Oct 18, 17 9:51 am
charlesrist

Having not used Artlantis I might not be best placed to say. ;o)


Oct 18, 17 10:47 am
dsarchs

This might be a little off topic but close enough.

I was really excited about arch-viz a couple of years ago.  I think the technology is exciting and the modeling/rendering can be fun too.

There are two problems, though:

1. Every office I've worked out will latch onto whoever is skilled/interested in arch. viz and that becomes their role at the company.  I've been that guy before.  If you want to get into that for your career then great, but it's tertiary at best to a career in architecture.  If you want to become/stay a traditional architect be known as the person who's great at figuring out tricky construction details or building code -- not rendering.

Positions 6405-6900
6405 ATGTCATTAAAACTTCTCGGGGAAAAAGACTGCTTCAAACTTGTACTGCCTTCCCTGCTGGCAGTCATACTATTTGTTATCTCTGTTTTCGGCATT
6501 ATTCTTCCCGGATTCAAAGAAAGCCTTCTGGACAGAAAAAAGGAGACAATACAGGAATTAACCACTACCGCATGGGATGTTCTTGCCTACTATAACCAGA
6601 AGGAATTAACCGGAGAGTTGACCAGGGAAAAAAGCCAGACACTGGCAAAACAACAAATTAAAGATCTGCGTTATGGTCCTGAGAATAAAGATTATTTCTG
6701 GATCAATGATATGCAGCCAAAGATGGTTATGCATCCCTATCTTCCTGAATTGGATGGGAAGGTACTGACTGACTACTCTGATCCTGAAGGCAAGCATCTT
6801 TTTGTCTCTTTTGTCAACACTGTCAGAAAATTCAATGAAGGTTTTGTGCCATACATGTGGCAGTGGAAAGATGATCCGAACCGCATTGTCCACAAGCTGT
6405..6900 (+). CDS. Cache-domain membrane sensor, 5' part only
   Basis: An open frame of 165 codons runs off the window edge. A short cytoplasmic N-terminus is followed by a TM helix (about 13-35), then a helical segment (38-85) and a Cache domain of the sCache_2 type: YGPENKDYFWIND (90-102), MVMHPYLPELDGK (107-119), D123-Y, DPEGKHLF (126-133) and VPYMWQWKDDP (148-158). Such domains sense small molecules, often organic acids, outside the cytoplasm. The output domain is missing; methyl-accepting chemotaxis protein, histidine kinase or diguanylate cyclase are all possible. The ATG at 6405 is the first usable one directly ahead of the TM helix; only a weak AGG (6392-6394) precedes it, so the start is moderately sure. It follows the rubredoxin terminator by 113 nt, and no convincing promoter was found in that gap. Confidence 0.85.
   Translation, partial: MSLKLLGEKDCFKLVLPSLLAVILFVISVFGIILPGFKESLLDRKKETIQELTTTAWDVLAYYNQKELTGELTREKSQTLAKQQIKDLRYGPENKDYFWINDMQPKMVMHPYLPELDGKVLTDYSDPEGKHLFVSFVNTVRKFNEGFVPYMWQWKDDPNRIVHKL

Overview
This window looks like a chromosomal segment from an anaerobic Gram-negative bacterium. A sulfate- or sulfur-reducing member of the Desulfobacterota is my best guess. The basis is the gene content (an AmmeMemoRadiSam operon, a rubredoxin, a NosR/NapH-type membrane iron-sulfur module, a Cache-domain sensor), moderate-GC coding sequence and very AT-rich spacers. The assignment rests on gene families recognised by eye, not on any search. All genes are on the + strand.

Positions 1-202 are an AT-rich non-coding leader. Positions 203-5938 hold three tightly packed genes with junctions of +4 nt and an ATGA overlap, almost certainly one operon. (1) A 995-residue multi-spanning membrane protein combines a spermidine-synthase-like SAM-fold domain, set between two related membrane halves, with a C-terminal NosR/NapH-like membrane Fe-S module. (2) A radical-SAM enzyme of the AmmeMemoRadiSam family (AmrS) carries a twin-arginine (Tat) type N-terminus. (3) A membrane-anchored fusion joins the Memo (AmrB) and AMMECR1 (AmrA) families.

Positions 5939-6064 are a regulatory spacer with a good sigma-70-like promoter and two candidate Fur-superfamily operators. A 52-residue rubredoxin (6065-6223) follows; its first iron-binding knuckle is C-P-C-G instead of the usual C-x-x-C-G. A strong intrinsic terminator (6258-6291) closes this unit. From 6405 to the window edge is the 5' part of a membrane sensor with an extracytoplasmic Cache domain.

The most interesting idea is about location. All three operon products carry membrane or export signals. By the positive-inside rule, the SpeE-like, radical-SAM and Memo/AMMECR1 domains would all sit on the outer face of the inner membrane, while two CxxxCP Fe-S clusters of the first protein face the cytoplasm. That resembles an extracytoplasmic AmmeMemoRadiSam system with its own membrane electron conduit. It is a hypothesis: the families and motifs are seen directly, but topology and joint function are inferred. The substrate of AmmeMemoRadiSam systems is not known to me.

2. I've generally worked in smaller firms so this might be different elsewhere but it seems that the more and better rendering options we offer we're only upping the bar for ourselves.  It's beyond the scope of basic services (usually) and unless the client is really excited about paying you for the time invested in renderings (which can be a lot) I don't think it's worth it.  

The point of renderings, at the end of the day, is to convey an idea.  Not too long ago it was common to present plans, sketches, a few (basic) renderings (by hand even), and possibly a fairly simple physical model.  The goal was to show an idea.

Now, it feels like you have to present a multimedia experience that I'm sure the clients are more than happy to see (because it IS cool) but there's a cost to that that we're not being compensated (or at least not always) for.